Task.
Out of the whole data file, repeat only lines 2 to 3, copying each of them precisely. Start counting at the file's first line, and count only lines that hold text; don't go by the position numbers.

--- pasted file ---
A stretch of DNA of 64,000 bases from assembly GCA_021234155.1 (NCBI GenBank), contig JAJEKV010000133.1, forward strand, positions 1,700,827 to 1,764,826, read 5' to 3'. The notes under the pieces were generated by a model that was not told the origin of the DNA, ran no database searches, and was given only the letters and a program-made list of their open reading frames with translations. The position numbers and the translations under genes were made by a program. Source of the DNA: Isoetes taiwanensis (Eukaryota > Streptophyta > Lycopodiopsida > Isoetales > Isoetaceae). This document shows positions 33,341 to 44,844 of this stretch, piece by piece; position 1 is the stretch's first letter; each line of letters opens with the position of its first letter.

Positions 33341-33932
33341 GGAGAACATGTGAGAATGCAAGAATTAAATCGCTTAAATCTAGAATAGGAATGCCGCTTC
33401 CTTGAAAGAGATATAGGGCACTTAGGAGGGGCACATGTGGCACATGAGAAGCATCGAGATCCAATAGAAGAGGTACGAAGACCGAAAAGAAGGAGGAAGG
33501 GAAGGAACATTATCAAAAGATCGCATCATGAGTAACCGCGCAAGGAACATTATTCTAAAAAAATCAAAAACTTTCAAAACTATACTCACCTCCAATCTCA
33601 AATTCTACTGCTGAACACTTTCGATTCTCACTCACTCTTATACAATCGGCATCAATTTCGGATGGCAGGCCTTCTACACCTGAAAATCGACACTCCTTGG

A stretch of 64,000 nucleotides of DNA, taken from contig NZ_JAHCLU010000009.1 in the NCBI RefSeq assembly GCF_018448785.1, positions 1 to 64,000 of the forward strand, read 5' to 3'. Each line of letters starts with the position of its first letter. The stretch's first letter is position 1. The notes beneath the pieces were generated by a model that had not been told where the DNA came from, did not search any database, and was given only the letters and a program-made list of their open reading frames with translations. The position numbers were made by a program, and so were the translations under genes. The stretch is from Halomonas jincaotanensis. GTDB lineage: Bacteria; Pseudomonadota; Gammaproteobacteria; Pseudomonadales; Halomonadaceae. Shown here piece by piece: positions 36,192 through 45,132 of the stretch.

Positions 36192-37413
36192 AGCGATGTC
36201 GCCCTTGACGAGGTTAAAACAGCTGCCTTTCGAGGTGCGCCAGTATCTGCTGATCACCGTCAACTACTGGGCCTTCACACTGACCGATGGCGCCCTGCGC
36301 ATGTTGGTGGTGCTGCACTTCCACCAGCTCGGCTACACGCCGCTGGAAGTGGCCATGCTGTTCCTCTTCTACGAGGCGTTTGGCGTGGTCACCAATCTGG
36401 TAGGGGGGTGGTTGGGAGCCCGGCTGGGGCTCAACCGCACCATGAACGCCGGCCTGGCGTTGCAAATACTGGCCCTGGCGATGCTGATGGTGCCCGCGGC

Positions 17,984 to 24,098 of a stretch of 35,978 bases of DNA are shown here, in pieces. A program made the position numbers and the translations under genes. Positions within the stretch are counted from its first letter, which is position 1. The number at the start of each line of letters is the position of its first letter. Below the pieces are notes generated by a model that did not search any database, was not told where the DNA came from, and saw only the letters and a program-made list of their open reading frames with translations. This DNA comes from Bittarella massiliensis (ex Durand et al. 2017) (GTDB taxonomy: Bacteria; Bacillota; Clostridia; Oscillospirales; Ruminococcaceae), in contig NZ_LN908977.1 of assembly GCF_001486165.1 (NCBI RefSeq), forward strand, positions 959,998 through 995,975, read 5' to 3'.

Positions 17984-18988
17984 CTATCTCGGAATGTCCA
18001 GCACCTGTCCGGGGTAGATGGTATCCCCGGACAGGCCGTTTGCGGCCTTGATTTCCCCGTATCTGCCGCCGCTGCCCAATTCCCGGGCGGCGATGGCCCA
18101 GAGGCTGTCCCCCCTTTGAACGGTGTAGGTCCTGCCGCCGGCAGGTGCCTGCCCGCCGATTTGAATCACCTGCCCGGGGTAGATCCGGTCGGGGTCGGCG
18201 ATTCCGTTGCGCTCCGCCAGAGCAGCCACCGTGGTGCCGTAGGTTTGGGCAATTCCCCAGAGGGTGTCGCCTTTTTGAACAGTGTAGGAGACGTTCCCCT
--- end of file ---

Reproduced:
Positions 33341-33932
33341 GGAGAACATGTGAGAATGCAAGAATTAAATCGCTTAAATCTAGAATAGGAATGCCGCTTC